I WATCHED the presidential motorcade last Thursday night from the corner of Divisadero and Broadway. I couldn't get any closer because the San Francisco police and the Secret Service had the entire neighborhood cordoned off two blocks around. I'd been downtown to see what my comrades in opposition were up to. Except for a platoon of screeching blonde harridans representing, their signs said, "The Tea Party," the 500 or so people on my side, all of them opposed to Obama's policies on everything from medical marijuana to American imperialism, were quite subdued, and far outnumbered by the hordes of happy faces filing obliviously in to a $100 Obama dinner inside the Masonic. One of the Tea Party beasts held a sign that said, "Just Say No To Socialism." Government assistance to the frail and the defeated represents "socialism" you see, and socialism, whatever it is, is bad because our black president is a socialist, you see, and name another country in the world where you meet the kind of militant ignorance you find in this one. It was cold and windy on Nob Hill. I hadn't been to a demonstration up there since 1967 when Air Marshall Ky, a Vietnamese fascist promoted by our government as a great freedom fighter, was staying at the Fairmont. That one quickly became a giant game of tag with the SFPD's Tactical Squad, big guys with fungo bat-like clubs. A retired SF cop I met at the Boonville Fair a couple of years ago told me he'd been recruited for the Tac Squad. "But I turned them down," he said. "I didn't want to drive around every night with a bunch of fat guys looking for fights." The night of the Ky demo, a lot of people, especially women who'd been seated across the street from the hotel in the first rank of demonstrators, got beat up when the fat guys, who I remember as tall and lean and fit, suddenly charged across the street and began clubbing everyone who couldn't get out of the way. The seated women — this was in the days of "chicks up front" — were hit hard, and it was embarrassing to get chased up and down the streets by the badged psychos without fighting back. Someone, probably one of the inevitable provocateurs, had thrown a ballon filled with red paint up against the front entrance of the hotel, and here came the fungo bats. When the Rolling Stones popped up with that song "Street Fighting Man" I knew they were operating from second hand information. The demos of '67 were more like the Running of the Bulls. Two cops would chase a thousand people down the street, which is what happens in Oakland these days when the suburban fantasists come to town to "fight" the police department in lieu of capitalism. Back at Divisadero and Broadway the other night, there were zero signs of political disaffection. There were more cops than there were citizens, and the few citizens who were present looked like the people you might find outside Madonna's hotel hoping to get an autograph. I tried to represent my fellow dissidents I'd left downtown at the Masonic by muttering a few complaints at the officious secret agent who pointlessly ordered me, "Back up on the sidewalk" as I stood a foot from it. I said, "What is this, Honduras?" Calvin Coolidge , unprotected, used to sit on his front porch and chat with passersby, and even Nixon, when he was loaded which, we've learned since, was nightly, walked outside the White House and talked football with demonstrators. The Secret Service guy who told me to get back on the sidewalk was a man of about forty; he'd given me a quick look, dismissing me as what I appeared, I guess, a crazy old guy talking to himself. Two pretty young women from on-camera television news — channels 2 and 7 — shivered in the wind with me for an hour to no purpose that I could see, dispatched by News Central to do what? Get a shot of Obama from two blocks away? Obama never was visible. His limo pulled into a tent erected at the garage entrance to my nephew's house, and from there he walked upstairs to the gym where he met with his host's family and shot a few hoops with my nephew. Now here's the strange thing, or stranger thing, because to me the entire night was beyond surreal given my family associations: for all the cops and Secret Service boys pounding the bushes on Broadway for bombs and eyeballing the traffic, with sharpshooters hunkered down on rooftops with sniper's rifles, when the president's motorcade finally hove into view with the largest phalanx of motorcycle cops I'd ever seen accompanying black window SUVs filled, I assumed, with more armed men, plus a bomb squad truck and local emergency vehicles of all descriptions, if my backpack had been a bomb I could have taken out both the limos with the presidential seals on them simply by hurling myself at them. And two guys with armor piercing ammo could have easily shot up the whole show. Second funny thing: About five minutes before this absurd motorized spectacle appeared, all traffic was stopped from entering the area for a half-mile around, and there was an errie silence you never get in the city — never. And then the motorcade roared around the corner at Pacific onto Diviz for a block, left on Broadway and that was it. Honduras. I shuffled down the hill to California then west to Happy Garden on Clement for a plate of Mongolian beef and called it a night.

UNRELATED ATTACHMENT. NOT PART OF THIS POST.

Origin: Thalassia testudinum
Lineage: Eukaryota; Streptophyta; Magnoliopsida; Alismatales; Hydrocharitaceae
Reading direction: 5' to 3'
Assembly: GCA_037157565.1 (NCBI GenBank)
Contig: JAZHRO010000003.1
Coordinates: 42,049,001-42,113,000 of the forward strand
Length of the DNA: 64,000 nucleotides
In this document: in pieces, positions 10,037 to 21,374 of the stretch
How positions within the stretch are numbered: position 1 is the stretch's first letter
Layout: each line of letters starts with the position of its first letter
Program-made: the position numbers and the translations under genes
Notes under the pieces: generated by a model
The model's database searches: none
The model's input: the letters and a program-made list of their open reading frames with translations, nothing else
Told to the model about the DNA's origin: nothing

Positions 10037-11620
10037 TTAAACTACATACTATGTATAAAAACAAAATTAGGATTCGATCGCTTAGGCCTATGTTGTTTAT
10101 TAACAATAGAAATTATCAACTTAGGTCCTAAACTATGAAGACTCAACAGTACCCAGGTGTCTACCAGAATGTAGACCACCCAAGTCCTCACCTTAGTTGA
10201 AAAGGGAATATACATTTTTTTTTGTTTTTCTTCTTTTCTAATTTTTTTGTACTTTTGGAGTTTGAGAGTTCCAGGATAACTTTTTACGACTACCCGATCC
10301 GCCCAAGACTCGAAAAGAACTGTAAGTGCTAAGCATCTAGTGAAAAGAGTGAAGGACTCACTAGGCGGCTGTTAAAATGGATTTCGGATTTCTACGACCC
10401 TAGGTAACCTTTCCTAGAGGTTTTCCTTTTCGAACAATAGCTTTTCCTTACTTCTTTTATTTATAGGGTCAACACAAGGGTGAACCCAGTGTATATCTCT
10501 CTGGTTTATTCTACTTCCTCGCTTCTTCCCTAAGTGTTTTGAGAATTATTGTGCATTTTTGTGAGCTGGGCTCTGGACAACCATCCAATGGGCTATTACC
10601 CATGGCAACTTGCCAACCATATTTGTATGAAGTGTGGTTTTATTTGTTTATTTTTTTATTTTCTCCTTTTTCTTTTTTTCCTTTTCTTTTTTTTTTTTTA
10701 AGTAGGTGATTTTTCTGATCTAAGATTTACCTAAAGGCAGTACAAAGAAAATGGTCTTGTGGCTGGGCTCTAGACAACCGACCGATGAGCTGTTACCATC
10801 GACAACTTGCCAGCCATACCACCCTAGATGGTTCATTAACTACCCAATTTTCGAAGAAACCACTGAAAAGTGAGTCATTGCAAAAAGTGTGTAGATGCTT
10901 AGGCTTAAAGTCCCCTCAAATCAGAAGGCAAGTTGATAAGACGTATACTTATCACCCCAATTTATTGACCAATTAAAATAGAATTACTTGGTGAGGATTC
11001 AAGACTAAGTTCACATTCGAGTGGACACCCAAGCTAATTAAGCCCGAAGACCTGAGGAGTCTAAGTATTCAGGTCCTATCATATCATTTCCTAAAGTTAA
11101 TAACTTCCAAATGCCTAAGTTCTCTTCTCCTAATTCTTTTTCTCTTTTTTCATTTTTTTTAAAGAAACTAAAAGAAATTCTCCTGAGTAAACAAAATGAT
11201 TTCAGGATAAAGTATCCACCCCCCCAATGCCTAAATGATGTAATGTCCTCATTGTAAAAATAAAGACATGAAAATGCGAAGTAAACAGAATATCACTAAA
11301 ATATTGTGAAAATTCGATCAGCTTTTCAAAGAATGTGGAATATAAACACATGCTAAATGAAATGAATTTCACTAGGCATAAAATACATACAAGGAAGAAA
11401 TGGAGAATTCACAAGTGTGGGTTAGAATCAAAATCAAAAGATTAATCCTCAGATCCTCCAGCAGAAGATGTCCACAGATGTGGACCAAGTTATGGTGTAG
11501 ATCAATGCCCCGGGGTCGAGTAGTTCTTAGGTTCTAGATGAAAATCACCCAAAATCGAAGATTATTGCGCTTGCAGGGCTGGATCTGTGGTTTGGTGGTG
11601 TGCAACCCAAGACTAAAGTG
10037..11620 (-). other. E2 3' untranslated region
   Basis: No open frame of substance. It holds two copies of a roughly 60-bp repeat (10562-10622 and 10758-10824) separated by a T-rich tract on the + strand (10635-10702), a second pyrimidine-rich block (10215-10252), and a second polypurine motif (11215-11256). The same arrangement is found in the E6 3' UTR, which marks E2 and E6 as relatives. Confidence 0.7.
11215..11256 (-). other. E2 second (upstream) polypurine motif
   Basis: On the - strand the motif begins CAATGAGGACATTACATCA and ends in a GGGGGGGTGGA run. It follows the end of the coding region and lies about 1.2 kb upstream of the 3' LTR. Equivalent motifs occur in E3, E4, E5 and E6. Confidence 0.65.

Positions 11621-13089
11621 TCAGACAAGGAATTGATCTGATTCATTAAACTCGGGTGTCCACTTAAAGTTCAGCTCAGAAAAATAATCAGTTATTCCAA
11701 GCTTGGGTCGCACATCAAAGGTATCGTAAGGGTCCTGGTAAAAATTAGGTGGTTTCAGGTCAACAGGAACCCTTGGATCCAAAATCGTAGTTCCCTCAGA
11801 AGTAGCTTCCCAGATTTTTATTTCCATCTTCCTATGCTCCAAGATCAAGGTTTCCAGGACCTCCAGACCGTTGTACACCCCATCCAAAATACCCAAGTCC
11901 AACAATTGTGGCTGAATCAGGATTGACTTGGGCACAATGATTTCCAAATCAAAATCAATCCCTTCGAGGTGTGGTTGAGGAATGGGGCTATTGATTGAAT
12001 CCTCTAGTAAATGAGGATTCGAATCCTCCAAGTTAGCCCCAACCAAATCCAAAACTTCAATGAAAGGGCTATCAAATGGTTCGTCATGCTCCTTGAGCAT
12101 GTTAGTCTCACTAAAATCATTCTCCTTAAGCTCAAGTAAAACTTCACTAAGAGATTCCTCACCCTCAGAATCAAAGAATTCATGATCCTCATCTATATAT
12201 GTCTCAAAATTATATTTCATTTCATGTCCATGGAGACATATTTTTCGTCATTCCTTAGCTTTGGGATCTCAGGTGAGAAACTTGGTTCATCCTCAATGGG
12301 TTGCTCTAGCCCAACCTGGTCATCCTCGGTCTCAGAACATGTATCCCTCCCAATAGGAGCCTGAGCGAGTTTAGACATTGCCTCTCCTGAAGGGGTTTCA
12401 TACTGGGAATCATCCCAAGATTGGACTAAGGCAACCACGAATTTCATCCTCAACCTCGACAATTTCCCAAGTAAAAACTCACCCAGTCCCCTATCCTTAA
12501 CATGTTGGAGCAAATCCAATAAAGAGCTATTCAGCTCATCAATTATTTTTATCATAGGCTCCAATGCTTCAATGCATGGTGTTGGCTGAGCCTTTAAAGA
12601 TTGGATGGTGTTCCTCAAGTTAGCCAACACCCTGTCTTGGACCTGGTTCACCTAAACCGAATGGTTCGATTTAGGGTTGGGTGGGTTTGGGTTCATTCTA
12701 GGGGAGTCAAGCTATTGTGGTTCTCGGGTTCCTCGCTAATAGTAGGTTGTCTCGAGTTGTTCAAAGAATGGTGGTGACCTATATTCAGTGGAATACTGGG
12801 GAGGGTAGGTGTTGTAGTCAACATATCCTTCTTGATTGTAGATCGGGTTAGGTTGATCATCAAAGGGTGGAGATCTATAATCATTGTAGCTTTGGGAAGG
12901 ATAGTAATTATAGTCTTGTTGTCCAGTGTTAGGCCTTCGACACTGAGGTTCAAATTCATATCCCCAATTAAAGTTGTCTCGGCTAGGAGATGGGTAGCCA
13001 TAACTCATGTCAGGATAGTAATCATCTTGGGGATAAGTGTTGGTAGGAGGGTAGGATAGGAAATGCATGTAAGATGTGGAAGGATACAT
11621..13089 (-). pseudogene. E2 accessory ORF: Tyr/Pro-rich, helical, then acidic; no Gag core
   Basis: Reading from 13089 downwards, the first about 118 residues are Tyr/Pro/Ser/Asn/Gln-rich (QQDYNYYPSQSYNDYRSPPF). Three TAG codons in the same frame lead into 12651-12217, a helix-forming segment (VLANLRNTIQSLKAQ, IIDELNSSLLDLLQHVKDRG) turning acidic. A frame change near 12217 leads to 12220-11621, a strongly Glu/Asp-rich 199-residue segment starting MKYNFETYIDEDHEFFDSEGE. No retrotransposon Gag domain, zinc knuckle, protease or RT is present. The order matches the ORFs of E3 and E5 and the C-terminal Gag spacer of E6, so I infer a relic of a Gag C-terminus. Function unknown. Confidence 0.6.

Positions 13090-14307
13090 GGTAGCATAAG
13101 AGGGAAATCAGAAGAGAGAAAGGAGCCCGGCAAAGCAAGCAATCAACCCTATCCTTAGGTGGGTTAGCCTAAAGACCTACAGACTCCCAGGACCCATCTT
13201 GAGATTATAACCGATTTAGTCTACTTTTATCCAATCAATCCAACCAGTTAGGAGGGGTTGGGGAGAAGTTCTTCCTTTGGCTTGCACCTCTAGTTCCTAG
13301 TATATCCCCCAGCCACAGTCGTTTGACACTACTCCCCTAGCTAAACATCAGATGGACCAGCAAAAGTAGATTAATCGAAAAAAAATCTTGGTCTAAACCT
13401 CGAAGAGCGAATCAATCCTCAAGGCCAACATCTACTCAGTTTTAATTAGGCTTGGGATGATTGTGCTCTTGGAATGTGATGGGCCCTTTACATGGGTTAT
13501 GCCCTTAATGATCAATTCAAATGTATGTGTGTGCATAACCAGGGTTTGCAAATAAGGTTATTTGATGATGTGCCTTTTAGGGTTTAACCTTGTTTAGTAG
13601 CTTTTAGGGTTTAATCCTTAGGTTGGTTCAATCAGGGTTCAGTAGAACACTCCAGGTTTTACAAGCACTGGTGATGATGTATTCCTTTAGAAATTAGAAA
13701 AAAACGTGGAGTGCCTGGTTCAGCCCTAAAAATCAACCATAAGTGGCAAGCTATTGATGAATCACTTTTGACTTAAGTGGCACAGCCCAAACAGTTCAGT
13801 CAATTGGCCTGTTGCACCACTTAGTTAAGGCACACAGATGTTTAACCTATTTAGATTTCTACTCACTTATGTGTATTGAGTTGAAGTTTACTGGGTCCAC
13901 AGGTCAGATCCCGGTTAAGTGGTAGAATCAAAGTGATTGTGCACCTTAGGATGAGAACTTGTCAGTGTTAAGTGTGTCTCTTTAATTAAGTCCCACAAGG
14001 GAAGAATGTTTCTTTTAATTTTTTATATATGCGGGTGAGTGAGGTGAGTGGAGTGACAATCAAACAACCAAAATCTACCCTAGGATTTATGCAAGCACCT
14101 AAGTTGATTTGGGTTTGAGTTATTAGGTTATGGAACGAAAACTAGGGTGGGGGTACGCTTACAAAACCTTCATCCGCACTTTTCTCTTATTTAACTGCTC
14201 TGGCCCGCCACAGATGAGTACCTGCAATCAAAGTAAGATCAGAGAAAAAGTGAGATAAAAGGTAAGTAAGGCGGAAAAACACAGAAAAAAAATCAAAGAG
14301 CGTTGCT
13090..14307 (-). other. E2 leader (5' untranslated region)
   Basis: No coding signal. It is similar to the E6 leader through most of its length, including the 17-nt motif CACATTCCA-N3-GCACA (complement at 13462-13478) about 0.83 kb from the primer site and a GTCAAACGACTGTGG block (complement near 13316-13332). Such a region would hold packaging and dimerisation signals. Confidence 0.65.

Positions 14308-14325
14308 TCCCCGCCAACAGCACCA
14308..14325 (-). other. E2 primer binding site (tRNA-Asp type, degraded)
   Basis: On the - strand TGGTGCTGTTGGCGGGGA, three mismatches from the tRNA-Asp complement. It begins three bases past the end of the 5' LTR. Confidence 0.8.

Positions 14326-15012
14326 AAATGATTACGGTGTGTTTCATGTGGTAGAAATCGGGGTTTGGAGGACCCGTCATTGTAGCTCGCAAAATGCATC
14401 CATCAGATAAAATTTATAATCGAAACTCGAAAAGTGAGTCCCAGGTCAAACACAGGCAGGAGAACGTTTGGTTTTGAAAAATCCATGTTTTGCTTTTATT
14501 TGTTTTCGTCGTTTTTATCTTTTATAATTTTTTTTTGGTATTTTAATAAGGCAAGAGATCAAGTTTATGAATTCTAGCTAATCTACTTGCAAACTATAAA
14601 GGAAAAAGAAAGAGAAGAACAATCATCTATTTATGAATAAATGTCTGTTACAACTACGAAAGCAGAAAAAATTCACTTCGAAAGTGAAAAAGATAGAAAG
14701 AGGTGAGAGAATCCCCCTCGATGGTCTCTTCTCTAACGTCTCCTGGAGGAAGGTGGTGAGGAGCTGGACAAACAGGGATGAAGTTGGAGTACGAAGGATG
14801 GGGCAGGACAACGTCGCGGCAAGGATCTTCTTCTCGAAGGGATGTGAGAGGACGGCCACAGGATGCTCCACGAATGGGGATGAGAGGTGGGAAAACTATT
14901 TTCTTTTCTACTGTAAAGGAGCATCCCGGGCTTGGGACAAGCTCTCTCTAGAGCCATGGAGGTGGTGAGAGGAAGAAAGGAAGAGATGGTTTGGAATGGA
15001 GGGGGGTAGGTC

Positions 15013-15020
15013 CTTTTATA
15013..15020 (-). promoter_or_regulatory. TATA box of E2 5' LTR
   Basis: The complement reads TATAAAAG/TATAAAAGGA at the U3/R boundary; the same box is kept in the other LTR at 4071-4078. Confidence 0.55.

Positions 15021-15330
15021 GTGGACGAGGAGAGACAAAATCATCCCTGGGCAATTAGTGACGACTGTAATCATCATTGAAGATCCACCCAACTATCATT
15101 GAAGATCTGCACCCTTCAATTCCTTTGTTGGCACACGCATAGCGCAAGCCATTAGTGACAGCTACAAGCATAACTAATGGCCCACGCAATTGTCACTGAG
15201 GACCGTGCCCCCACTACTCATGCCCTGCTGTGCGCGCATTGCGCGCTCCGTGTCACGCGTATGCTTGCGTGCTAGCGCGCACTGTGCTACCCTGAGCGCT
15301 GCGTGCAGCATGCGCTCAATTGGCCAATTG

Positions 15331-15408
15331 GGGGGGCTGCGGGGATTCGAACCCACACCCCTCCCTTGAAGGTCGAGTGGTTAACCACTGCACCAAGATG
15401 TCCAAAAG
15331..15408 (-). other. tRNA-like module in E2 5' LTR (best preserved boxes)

THERE was a Mendolib lawyer named Villwock
Who wanted Nadel to preside over the dock.
She wanted Nadel
because she could tell
that Nadel would look swell in a frock.